Many of you will have seen an article on the front page of the print edition of the New York Times this morning. Here is the online version of the story by Lydia Polgreen, Trading Privilege for Privation, Family Hits a Nation’s Nerve.
It’s about a young white family’s choice to spend a month in a shack living in solidarity with black South Africans, next door to their own part-time housekeeper. This “experiment in radical empathy” took them far from the relatively close, gated community that is their usual home in Pretoria, South Africa. To the horror of their own parents, they took along their children, 4 and 2. I loved this quote: “‘People might say it is irresponsible to bring children,’ Mr. Hewitt [the husband] said. ‘But I would rather say it is irresponsible to raise children in this country who can’t cross boundaries.'”
The article delineates the debate that is raging over whether this is a sensationalist stunt or a valuable exercise in empathy. I vote for the latter; how about you?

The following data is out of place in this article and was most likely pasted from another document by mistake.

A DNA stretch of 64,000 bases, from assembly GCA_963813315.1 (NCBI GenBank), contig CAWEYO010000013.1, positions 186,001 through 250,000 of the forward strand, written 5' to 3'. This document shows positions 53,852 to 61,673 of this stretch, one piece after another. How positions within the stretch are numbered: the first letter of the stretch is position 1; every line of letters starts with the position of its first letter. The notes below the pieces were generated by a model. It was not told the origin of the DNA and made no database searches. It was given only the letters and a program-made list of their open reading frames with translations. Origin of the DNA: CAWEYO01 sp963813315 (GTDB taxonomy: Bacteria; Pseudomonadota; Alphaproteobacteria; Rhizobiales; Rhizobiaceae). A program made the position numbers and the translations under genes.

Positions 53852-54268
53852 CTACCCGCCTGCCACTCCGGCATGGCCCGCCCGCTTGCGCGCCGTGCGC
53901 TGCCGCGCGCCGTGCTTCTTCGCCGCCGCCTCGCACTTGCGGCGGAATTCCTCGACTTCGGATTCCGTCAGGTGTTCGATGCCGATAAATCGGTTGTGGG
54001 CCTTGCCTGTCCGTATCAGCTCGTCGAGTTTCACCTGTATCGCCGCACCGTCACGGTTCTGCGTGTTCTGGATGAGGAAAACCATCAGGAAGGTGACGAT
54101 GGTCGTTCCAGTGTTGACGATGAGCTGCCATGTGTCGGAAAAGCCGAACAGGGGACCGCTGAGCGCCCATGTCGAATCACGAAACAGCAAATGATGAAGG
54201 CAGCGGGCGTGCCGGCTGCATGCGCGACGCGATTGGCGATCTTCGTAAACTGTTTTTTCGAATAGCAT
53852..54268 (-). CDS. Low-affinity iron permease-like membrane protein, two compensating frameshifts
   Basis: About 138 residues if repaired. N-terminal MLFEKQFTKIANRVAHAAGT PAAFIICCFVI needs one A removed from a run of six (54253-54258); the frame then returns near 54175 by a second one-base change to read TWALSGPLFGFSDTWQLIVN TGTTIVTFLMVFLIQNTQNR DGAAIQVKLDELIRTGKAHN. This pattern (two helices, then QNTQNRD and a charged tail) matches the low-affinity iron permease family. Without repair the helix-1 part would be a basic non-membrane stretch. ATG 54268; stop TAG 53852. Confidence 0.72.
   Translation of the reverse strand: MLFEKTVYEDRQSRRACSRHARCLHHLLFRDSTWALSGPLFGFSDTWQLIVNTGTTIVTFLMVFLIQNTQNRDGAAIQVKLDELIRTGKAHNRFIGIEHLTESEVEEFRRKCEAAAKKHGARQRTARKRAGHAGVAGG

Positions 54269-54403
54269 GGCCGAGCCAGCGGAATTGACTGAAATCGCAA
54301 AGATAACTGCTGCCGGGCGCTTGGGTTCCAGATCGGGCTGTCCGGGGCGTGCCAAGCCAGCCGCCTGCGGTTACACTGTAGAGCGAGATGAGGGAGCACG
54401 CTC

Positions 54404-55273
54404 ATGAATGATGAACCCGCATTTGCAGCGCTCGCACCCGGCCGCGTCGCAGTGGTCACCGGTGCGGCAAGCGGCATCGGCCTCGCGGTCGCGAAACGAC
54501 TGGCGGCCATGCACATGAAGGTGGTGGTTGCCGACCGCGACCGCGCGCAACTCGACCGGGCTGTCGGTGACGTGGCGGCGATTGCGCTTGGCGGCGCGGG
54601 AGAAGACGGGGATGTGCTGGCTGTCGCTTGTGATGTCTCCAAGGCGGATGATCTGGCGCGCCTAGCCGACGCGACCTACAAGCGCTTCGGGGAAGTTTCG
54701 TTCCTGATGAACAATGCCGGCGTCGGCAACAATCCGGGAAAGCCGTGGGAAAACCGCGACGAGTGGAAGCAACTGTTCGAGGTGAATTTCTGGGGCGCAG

The couple, Ena and Julian Hewitt, admitted that their motives were to change themselves. How do any of us change except by cognitive dissonance or disruption? Inertia keeps us in our ruts, seeing the same people, thinking the same way… until something propels us out of those pathways into new possibilities. The Hewitts simply designed their own, not insignificant, disruption. Which is more than most of us willingly sign up for.
One of the implications of the article is that people have mixed motives and can’t be relied upon to be doing an experiment of this sort with purely altruistic motives. Well, of course we can’t. That’s part of the human condition.
I’m advocating for just starting where we are and admitting that we don’t have perfect motives, that we do have agendas and blind spots, that we only, ever will love others imperfectly. Yet to try to see others’ viewpoints and to understand their lives a little bit more is valor, is a step towards change, is a victory for love.